But he never believed to astrology- He wrote somewhere (now I don't remember where I took the quote) "I was born under evil stars, maybe under Saturn. When I ask others to do something for me, nothing is done...tailor, shoemaker, bookbinder, my wife, all make me wait the more is possible "

I guess that when Melanchton invited Gaurico- the astrologer of the Pope - in Wittemberg he should not be very happy...

margherita
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Mark
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Location: Edinburgh, Scotland

Posted: Fri Mar 05, 2010 8:05 pm    Post subject: Reply with quote

Quote:
Let's say that Luther for what I know- there is a wonderful essay in Aby Warburg about Luther and his horoscope where Warburg explains how Luther used astrology as propaganda - if you remember we were under the war of pamphlets about who was more corrupted.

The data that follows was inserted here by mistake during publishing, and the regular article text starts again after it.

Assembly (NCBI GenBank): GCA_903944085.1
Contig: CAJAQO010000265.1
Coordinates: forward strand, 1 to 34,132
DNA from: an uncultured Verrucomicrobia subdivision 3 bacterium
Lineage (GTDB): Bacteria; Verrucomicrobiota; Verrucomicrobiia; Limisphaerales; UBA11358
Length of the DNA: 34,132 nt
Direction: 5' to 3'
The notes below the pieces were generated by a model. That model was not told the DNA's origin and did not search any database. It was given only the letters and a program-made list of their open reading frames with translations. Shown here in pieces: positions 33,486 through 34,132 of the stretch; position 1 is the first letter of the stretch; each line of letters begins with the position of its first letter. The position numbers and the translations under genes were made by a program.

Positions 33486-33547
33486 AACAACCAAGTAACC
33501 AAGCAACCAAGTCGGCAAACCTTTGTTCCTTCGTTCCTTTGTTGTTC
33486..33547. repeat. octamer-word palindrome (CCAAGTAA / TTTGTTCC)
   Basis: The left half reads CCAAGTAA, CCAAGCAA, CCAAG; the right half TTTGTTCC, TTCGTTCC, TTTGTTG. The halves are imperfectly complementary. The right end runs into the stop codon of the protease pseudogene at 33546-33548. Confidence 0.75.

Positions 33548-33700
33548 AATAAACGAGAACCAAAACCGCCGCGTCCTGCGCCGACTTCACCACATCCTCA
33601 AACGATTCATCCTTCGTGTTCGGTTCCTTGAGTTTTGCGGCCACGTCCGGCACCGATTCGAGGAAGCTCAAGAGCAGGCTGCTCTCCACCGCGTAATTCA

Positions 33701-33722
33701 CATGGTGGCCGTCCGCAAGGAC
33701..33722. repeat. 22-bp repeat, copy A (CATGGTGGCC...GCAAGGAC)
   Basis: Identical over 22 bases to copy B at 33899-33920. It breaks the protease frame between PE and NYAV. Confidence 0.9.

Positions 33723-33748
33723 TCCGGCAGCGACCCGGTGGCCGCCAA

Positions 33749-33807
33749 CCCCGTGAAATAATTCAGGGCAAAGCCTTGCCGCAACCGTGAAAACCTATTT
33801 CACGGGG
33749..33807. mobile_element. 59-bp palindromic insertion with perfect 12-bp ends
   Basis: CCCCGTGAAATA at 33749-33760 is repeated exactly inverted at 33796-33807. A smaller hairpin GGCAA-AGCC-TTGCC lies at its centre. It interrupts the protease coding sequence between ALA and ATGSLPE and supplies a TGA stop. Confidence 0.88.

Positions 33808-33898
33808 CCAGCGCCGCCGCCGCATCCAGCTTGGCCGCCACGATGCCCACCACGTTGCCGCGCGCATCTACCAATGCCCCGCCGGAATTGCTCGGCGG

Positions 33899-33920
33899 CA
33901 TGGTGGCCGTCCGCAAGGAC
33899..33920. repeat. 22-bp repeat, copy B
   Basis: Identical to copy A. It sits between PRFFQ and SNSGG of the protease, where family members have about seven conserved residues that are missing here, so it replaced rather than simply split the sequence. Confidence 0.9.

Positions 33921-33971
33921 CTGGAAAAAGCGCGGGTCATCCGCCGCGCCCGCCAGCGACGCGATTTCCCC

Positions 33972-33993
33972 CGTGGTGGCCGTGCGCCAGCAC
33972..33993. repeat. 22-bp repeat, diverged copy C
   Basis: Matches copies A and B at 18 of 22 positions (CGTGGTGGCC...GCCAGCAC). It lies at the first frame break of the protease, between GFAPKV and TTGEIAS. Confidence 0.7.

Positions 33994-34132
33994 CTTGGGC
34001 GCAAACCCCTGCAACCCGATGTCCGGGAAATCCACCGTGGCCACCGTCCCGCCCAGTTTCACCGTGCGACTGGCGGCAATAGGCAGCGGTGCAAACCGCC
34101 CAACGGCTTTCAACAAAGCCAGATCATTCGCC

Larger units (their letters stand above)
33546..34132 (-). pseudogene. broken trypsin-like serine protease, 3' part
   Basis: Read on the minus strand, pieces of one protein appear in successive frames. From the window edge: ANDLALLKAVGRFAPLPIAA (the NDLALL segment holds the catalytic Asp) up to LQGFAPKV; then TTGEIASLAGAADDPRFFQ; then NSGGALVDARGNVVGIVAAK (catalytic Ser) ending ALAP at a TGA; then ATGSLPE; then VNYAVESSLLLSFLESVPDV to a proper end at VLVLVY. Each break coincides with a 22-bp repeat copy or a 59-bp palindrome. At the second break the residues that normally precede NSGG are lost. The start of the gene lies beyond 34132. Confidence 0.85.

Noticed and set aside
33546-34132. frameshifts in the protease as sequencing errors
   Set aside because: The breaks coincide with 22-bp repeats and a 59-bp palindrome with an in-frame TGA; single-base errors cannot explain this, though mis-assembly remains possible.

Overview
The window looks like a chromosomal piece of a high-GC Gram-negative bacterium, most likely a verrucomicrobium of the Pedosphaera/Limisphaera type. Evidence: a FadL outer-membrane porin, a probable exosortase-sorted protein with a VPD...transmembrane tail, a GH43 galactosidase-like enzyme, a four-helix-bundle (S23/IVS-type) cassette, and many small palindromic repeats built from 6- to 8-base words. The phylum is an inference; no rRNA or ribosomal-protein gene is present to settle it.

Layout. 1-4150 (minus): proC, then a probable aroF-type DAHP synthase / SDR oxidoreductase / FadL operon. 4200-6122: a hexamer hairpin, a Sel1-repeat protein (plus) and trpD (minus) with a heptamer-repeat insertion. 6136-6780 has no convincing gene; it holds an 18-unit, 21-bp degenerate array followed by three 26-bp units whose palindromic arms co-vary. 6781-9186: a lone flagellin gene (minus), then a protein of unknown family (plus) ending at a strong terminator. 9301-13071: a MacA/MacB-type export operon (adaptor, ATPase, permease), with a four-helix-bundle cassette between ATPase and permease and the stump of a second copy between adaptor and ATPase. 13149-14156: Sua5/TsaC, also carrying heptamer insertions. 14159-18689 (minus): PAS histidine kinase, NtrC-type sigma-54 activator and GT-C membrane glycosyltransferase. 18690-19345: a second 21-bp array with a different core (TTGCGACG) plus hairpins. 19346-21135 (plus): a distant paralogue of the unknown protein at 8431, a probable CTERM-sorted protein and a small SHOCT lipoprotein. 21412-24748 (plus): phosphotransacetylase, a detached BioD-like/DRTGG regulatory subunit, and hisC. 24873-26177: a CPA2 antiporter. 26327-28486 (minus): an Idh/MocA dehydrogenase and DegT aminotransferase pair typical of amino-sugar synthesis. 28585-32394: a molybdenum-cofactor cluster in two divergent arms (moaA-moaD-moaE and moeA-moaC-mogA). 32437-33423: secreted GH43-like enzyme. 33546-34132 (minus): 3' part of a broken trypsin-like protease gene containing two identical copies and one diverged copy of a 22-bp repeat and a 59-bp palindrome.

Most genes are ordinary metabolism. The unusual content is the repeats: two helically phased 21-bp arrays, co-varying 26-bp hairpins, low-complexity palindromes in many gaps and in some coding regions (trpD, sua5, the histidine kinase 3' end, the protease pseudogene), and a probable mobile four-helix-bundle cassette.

Thats consistent with Luther and Melanchton's pamphlets on 'monsters' and comets which were clearly propaganda pieces. As the ancient Greek dramatist Aeschylus wrote 'In war, truth is the first casualty'. The same kind of thing happened during the English civil war.

Quote:
I was born under evil stars, maybe under Saturn. When I ask others to do something for me, nothing is done...tailor, shoemaker, bookbinder, my wife, all make me wait the more is possible "


Nice quote Thumbs up

Quote:
there is a wonderful essay in Aby Warburg about Luther and his horoscope where Warburg explains how Luther used astrology as propaganda - if you remember we were under the war of pamphlets about who was more corrupted.


Sounds fascinating. Although I dont know if there is an English translation of his work. Still I did find this piece: